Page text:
The last stage of negotiations on a multi-annual plan (MAP) for certain fish stocks in the Baltic Sea has started, and the stakes are high.
Representatives of the Council of the EU, the European Parliament, and the European Commission’s Directorate-General for Maritime Affairs and Fisheries are the key actors. The Council and the Parliament, with mediation by the Commission, must agree to a compromise. In EU speak, this process is known as trilogue negotiations.
Multi-annual plans are intended to minimize decision-making based on short-term interests and maximize the likelihood of sustainable fishing practices. In 2013, the European Union agreed to an ambitious reform of its Common Fisheries Policy (CFP), a historic decision. The policy includes a binding commitment to end overfishing and restore fish stocks—the simple policy requirements for a healthy marine environment, profitable fisheries, and viable coastal communities.
In the current negotiations over the Baltic MAP, the European Parliament agreed on April 28 to an amended version of the European Commission’s proposal. The Parliament’s approach meets the requirements of the CFP. That ran counter to a move earlier in April, when the Fisheries Council, made up of ministers from each of the 28 EU member states, adopted a position—called a partial general approach—that contradicts the CFP and could prolong overfishing in the Baltic for years.
The Commission’s role is principally to inform and moderate the discussion and endorse the outcome. Until the Lisbon Treaty came into effect just over six years ago, the Council had sole authority to set fisheries regulations. It now shares this power with the Parliament, whose 751 directly elected members co-legislate on most fisheries issues. This dynamic often results in the Council seeking to force the Parliament into making larger compromises.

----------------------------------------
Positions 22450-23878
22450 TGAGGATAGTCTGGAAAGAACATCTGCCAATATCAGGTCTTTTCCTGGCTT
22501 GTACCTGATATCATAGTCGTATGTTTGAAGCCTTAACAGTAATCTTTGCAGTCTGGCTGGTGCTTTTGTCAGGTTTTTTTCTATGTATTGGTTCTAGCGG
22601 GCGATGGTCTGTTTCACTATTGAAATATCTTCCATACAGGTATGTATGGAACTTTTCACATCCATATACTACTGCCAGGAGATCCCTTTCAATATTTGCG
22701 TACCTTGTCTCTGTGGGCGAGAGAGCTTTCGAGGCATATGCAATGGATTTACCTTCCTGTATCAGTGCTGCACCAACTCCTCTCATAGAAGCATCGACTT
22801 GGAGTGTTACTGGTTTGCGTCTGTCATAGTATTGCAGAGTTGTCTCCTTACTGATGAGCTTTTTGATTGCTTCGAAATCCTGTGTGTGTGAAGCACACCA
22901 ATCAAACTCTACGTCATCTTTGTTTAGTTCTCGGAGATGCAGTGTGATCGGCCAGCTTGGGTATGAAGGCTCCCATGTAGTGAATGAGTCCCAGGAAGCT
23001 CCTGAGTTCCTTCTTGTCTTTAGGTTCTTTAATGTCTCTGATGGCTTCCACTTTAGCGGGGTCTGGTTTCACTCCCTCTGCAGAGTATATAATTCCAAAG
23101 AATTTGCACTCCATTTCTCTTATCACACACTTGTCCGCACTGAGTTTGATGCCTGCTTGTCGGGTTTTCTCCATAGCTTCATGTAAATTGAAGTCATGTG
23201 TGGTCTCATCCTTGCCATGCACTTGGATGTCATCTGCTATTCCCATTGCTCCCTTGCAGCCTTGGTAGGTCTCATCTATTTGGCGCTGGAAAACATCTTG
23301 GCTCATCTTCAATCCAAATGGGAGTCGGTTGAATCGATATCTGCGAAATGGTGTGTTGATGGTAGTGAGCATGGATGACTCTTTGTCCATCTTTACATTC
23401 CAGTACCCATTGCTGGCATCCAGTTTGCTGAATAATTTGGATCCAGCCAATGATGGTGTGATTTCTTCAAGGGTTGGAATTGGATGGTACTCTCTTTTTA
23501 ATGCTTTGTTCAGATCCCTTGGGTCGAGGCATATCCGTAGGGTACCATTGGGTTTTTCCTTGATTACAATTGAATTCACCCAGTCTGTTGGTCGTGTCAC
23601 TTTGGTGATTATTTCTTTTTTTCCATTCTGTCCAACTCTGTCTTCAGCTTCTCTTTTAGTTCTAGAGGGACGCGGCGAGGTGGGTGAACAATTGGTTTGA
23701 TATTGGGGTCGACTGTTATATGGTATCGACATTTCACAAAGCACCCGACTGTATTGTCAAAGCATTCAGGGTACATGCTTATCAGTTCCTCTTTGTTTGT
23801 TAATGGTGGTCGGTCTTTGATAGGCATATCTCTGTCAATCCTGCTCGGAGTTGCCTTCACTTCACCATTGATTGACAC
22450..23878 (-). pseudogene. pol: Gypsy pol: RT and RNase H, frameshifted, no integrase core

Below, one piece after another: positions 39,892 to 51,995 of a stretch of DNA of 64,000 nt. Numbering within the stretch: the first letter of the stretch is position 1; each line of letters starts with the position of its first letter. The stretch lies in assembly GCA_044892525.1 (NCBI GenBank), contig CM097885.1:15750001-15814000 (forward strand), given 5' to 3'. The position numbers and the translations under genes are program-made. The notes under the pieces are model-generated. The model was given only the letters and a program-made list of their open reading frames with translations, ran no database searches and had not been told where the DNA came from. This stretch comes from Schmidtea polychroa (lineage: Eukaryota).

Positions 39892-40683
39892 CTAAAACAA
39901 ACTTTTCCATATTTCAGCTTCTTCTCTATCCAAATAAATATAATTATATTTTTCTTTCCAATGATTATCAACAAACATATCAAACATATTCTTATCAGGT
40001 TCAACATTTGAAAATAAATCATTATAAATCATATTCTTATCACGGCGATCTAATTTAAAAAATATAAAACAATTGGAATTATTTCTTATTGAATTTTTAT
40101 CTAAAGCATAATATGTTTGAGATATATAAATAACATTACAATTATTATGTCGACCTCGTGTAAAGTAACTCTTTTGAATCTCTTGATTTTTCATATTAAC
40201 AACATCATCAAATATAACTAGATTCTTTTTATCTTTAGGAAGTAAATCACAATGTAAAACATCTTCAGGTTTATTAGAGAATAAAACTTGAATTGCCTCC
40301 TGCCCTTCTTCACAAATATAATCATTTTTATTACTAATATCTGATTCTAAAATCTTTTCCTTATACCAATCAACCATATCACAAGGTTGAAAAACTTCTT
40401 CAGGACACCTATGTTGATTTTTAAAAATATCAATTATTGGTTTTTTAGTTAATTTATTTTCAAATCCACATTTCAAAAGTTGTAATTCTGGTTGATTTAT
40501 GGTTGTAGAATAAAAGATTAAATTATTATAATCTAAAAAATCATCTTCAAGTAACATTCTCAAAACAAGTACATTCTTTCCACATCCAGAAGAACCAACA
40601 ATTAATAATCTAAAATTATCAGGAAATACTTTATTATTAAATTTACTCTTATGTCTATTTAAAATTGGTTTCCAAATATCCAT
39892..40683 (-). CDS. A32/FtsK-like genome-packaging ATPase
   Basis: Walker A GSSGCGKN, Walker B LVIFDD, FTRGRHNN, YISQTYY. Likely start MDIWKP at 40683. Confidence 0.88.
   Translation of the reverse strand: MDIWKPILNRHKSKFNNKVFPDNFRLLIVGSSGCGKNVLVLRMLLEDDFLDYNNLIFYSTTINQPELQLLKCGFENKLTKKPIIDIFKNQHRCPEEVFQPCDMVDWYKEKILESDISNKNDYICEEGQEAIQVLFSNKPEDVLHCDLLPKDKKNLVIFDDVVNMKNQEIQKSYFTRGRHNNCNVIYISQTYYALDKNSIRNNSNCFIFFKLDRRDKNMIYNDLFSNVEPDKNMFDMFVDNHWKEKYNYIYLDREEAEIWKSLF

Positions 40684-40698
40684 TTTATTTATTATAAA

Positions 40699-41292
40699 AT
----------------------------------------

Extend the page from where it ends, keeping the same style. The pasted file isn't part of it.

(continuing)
The Parliament played a leading role in securing the ambitious CFP reform in 2013 and can again show leadership by holding firm to the CFP in negotiations on the Baltic multi-annual plan.
The Council—now represented by Latvia, which holds the EU’s rotating presidency—typically has access to greater resources and expertise than the Parliament, because it is able to rely on the ministries responsible for fisheries from 28 member states. By contrast, the Parliament has only a small number of fisheries advisers and staff. It is represented in the negotiations by the Polish MEP, Jarosław Wałęsa.
While Wałęsa might not have an army of support, he has a strong mandate from the Parliament, which represents the more than 500 million EU citizens. Many of these citizens encouraged parliamentarians to support the ambitious CFP reform in 2013 and a strong multi-annual plan for the Baltic this year. In these negotiations, Wałęsa needs continued backing to persuade the Council to agree to a plan in line with the CFP, which could help end overfishing and rebuild depleted stocks.
The MAP for the Baltic is the first of its kind under the reformed CFP. It is critically important that it reflect the objectives set in the CFP and provide the tools needed to achieve them. As guardian of the treaties, the Commission is responsible for ensuring that the negotiated plan is fully in line with the CFP. We will be following the negotiations closely and supporting Wałęsa in holding firm on the Parliament’s position.
Uta Bellion directs The Pew Charitable Trusts’ European marine programme.